Now, how can you relate differently to someone you need to coach today?

31 Days of Five-Minute Free Writes

Missing The Boat

I left my job of almost 20 years on May 2, 2014.

For someone who could dedicate an entire blog post to something trivial like convenience store bathrooms or safety pins, I imagine it has been unusual that I have been silent on this topic for more than half a year.

Although the below account is not “starting at the beginning,” it captures important emotions and touchpoints of the decision, with vivid imagery.

Here’s the backstory: a few years ago, each of our board members received an anonymous letter outlining the author’s grievances. Topics included lack of cost of living increases and perceived favoritism, among other concerns. After that letter was distributed to our board, our Executive Director scheduled one-on-one meetings with each of us to “really hear our concerns.”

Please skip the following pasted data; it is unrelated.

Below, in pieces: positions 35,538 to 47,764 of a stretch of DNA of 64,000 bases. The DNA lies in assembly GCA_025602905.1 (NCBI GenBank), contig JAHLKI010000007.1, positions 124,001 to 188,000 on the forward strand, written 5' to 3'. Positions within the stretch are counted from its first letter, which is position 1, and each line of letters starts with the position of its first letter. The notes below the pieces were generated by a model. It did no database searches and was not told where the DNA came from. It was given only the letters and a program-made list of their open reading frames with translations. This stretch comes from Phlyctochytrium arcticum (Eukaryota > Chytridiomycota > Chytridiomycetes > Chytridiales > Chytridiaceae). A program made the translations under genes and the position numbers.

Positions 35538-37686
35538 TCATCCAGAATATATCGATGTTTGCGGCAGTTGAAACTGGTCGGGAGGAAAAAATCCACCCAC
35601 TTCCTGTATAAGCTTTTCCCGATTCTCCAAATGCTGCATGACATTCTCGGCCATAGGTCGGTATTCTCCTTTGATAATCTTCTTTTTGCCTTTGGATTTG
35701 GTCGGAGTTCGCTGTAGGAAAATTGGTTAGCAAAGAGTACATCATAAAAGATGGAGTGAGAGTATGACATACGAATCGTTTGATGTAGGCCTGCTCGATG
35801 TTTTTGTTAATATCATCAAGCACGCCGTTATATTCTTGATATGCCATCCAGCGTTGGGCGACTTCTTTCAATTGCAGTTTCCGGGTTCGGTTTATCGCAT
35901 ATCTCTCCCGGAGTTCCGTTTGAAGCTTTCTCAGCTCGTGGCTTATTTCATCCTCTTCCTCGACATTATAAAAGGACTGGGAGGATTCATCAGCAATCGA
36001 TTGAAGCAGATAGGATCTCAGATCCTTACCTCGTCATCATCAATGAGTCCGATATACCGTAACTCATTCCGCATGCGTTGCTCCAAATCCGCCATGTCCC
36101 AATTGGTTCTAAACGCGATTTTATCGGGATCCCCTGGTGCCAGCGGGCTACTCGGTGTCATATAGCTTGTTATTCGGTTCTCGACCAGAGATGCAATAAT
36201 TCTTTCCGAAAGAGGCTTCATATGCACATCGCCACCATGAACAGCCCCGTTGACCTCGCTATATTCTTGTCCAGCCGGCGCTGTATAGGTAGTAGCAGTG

He had led the organization for several years by this point, and my initial optimism that had been born partly from a trusted individual saying “Oh I have worked for him; you’ll love him” had deteriorated. I decided in this one on one to be completely trusting and say exactly what I thought, which included some of my thoughts on the issues posed in the letter (which I didn’t write). As the meeting wound down, his statement to me was, “I still think you put your family ahead of your job.” Talk about a disappointing close to what I felt like was a productive meeting.

That evening, I had this dream:

A line of kayaks stretched out as far as my eye could see, buoyantly poised on gentle waves.